Inaugural Visiting Professor of Community Engagement and artist Mel Chin’s collaborative project In the Name of Place, which insinuated art into the popular ‘90s TV show Melrose Place, will be the subject of a retrospective exhibition at Red Bull Studios in New York this fall.
A recent article in ARTnews profiled the two-year project, which placed art works, created by a collective known as the GALA Committee, into different episodes of the show over a period of several years with the idea that the work would eventually be shown in a museum and then auctioned off with proceeds benefiting charities.
The idea came during a time when Chin was thinking of alternative ways to display art, he told ARTnews.
“Television is about product placement,” Chin said. “So the question was why don’t we place ideas on there, and open up the complexity [TV] can offer.”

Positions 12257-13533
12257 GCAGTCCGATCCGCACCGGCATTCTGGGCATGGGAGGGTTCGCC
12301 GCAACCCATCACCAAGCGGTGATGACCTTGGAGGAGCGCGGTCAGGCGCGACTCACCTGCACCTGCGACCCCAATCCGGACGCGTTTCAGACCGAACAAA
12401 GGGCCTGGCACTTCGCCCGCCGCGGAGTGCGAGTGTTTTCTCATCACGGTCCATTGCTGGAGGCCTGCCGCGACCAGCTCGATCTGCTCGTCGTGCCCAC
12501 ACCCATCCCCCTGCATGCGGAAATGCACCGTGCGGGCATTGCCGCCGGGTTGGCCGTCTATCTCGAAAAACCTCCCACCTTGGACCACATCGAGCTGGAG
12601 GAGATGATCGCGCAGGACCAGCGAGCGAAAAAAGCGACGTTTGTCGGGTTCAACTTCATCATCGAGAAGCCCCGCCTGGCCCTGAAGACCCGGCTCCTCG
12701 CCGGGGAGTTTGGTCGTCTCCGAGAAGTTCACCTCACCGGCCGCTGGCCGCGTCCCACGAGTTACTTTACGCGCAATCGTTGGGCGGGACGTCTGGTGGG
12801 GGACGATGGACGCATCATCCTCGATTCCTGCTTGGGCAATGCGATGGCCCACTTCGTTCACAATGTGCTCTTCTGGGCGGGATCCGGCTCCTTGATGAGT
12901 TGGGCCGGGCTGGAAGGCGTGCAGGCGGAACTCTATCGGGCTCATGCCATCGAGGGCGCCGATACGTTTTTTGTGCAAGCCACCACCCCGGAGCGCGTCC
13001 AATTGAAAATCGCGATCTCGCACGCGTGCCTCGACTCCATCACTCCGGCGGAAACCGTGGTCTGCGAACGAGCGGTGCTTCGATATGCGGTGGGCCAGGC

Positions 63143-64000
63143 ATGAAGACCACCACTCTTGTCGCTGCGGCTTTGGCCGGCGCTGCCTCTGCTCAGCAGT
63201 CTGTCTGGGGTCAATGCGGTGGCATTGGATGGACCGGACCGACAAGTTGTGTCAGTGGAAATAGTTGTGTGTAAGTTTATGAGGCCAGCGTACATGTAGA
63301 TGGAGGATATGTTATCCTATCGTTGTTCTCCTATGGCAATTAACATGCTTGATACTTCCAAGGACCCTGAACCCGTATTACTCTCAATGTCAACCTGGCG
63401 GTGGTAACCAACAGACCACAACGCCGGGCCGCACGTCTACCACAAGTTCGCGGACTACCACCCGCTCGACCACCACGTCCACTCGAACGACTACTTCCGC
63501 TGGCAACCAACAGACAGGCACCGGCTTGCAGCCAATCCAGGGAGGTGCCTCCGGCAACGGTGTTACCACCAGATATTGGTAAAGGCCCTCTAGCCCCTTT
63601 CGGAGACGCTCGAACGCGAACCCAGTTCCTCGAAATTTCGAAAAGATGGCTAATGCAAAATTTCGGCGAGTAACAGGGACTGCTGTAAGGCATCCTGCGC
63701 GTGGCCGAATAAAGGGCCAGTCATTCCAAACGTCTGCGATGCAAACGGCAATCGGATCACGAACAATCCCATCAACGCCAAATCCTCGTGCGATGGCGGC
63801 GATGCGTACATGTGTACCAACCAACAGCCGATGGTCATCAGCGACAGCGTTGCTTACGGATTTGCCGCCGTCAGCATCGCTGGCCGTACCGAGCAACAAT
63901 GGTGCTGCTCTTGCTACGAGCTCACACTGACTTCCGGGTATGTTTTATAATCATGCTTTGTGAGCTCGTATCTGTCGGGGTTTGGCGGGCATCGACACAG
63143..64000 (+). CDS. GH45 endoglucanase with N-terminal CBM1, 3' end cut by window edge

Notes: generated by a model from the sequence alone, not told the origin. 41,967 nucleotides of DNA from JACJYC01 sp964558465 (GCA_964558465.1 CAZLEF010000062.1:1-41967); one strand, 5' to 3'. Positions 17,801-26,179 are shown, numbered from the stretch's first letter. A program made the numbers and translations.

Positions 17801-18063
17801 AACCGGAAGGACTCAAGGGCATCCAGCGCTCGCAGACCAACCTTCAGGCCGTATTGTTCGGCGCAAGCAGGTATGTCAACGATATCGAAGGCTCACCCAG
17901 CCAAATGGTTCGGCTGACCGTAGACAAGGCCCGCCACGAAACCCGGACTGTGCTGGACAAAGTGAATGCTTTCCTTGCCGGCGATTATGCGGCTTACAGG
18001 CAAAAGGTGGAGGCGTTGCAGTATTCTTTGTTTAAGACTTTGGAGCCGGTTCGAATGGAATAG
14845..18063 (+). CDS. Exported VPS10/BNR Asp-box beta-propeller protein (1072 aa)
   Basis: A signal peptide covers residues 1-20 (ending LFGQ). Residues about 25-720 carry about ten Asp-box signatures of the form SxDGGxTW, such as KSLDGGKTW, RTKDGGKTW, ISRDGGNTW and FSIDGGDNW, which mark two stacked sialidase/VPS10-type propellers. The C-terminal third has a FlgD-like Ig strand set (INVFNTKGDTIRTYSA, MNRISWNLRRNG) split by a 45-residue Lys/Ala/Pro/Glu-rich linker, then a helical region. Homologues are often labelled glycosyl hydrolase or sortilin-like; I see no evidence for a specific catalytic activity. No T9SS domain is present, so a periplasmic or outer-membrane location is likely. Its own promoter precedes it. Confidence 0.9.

Of the nearly 200 works that the committee created, about 70 percent were placed on the show and included works such as a Chinese takeout box with “Human Rights” and “Turmoil and Chaos” printed on it in Chinese characters—in acknowledgement of differing interpretations of the Tiananmen Square protests.
The works later became part of the group show “Uncommon Sense” at the Los Angeles Museum of Contemporary Art in 1997 and, of course, live on in episodes of Melrose Place, which is in international syndication.
“Melrose Place is still playing somewhere in the world,” Chin said.
You can read more about In the Name of Place here.
As a visiting professor at the Corcoran School this academic year, Chin will be teaching two courses in the fall. His “Field Seminar Art Outside the Gallery” will explore expanded practices in public art with a special focus on issues connected to the Washington, D.C. area, while “Studio Visits" will facilitate an ongoing critical discourse about students’ creative work through regular studio visits with the instructor, as well as one-time visits by international, national and regional artists.